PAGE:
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SCARS™ Guide: Socially Engineered / Social Engineering Scams

You Have Probably Heard That Term “Social Engineering’ Before, But What Is It?

 

Social Engineering Is …

Social engineering, in the context of information security, refers to psychological manipulation of people into performing actions or divulging confidential information.

It is a type of confidence trick (scam) for the purpose of information gathering, fraud, or system access, it differs from a traditional “con” in that it is often one of many steps in a more complex fraud scheme.

The term “social engineering” as an act of psychological manipulation of a human, is also associated with the social sciences, but its usage has caught-on among scammers, computer and information security professionals.

Social engineering is the art of manipulating people so they give up confidential information. The types of information these criminals are seeking can vary, but when individuals are targeted the criminals are usually trying to trick you into giving them your passwords or bank information, or access your computer to secretly install malicious software–that will give them access to your passwords and bank information as well as giving them control over your computer.

Criminals use social engineering tactics because it is usually easier to exploit your natural inclination to trust than it is to discover ways to hack your software.  For example, it is much easier to fool someone into giving you their password than it is for you to try hacking their password (unless the password is really weak).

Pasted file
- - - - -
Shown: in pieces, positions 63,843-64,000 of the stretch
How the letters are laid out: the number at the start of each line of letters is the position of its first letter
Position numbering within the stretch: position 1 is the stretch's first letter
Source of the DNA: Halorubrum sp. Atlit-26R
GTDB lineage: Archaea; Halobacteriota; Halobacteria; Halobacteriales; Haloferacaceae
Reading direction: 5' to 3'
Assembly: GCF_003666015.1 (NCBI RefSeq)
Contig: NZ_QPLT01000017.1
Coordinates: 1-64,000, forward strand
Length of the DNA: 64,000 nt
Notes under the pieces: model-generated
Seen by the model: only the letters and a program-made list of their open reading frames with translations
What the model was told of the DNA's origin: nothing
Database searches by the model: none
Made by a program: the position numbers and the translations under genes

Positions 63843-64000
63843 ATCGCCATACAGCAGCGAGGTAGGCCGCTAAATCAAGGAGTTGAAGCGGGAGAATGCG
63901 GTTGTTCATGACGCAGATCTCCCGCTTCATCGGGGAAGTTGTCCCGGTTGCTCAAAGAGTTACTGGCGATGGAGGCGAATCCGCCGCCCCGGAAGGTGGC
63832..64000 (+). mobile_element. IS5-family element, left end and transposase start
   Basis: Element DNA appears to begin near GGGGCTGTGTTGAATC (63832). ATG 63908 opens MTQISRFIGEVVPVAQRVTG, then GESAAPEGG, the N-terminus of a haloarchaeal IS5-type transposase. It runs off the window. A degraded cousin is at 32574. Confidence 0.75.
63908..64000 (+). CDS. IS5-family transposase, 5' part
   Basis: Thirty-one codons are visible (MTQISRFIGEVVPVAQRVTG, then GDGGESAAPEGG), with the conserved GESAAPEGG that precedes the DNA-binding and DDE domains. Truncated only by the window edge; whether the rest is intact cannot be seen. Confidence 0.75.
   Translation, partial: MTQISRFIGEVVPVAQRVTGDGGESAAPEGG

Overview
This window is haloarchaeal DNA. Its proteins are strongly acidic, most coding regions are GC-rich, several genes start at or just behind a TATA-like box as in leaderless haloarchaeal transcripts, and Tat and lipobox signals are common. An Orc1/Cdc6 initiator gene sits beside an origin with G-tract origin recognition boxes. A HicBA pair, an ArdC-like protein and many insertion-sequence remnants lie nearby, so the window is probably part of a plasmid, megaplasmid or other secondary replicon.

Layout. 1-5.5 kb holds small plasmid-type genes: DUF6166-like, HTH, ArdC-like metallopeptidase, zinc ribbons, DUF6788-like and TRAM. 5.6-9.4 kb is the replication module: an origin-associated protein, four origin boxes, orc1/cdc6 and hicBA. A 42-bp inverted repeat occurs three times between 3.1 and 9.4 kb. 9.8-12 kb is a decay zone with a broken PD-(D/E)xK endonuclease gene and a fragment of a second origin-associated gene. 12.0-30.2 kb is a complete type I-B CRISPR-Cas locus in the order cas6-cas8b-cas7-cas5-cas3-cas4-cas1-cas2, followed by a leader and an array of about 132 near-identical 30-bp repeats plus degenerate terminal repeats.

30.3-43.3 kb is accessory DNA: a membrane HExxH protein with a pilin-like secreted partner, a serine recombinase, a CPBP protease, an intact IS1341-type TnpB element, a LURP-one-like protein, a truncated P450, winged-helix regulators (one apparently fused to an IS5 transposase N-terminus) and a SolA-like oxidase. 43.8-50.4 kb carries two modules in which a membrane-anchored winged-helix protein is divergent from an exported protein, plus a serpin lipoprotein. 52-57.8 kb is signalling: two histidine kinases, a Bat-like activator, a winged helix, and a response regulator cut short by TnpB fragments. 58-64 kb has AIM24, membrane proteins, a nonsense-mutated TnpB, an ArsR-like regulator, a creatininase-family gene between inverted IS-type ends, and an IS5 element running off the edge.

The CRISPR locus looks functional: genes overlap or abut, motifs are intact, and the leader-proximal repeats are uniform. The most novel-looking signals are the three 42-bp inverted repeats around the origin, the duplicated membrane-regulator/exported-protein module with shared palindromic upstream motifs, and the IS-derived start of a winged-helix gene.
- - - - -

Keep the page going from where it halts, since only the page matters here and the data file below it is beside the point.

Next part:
Security is all about knowing who and what to trust. It is important to know when and when not to take a person at their word and when the person you are communicating with is who they say they are. The same is true of online interactions and website usage: when do you trust that the website you are using is legitimate or is safe to provide your information?

Ask any security professional and they will tell you that the weakest link in the security chain is the human who accepts a person or scenario at face value. It doesn’t matter how many locks and deadbolts are on your doors and windows, or if have guard dogs, alarm systems, floodlights, fences with barbed wire, and armed security personnel; if you trust the person at the gate who says he is the pizza delivery guy and you let him in without first checking to see if he is legitimate you are completely exposed to whatever risk he represents.

Social Engineering Can Be Used For Good And Bad

As an attack vector, social engineering has been utilized in many different crime areas and cybercrime is no exception. In fact, many internet security companies continuously highlight the human factor as the weakest link in cybersecurity. Influencing people into acting against their own interest or the interest of an organization is often a simpler solution than resorting to malware or hacking.

Both law enforcement and the financial industry indicate that social engineering continues to enable attackers who lack the technical skills, motivation to use them or the resources to purchase or hire them. Additionally, targeted social engineering allows those technically gifted to orchestrate blended attacks bypassing both human and hardware or software lines of defense.

Key Threats Social Engineering Is Involved In: